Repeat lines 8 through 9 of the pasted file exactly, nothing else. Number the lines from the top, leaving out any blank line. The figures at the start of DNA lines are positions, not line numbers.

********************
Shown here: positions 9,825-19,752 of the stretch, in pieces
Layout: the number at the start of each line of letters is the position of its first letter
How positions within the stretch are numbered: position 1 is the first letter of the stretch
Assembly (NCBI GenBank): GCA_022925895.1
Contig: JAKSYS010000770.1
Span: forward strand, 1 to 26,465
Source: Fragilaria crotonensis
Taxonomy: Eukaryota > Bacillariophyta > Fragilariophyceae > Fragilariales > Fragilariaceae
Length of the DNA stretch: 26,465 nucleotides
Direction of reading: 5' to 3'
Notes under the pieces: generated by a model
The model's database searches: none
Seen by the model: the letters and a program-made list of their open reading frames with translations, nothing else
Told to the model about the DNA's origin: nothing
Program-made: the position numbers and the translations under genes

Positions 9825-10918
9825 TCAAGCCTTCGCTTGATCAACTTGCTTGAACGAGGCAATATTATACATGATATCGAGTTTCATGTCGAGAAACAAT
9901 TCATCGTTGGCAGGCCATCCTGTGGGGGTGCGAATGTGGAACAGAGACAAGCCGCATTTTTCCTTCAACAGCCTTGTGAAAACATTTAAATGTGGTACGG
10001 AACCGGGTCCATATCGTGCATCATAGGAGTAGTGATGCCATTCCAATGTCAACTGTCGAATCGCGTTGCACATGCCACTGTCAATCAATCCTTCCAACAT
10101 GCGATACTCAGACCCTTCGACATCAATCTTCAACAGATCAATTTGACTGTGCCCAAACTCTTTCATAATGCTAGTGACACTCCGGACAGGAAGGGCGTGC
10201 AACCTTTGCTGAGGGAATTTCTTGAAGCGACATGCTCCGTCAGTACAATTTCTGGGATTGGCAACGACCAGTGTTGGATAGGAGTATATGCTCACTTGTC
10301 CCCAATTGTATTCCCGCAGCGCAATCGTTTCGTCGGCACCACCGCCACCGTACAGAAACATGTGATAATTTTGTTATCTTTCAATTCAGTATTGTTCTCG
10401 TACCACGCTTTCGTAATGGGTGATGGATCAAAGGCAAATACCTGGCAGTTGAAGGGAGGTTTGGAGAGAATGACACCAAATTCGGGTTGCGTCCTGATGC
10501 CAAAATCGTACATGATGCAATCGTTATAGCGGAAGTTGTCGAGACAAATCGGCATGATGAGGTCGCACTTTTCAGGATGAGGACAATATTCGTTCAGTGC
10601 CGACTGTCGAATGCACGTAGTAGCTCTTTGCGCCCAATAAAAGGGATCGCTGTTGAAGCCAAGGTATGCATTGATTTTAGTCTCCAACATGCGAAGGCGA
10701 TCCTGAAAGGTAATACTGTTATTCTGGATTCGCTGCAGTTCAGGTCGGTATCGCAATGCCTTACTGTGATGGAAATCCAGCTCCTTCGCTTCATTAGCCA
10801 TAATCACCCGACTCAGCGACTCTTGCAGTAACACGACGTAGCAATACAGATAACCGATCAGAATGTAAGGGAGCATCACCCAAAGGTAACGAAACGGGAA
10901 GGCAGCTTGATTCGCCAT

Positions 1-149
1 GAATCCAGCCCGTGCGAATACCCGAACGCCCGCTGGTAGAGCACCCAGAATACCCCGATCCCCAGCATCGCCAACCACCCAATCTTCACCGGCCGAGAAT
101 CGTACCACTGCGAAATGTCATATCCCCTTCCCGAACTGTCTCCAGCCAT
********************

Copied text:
Taxonomy: Eukaryota > Bacillariophyta > Fragilariophyceae > Fragilariales > Fragilariaceae
Length of the DNA stretch: 26,465 nucleotides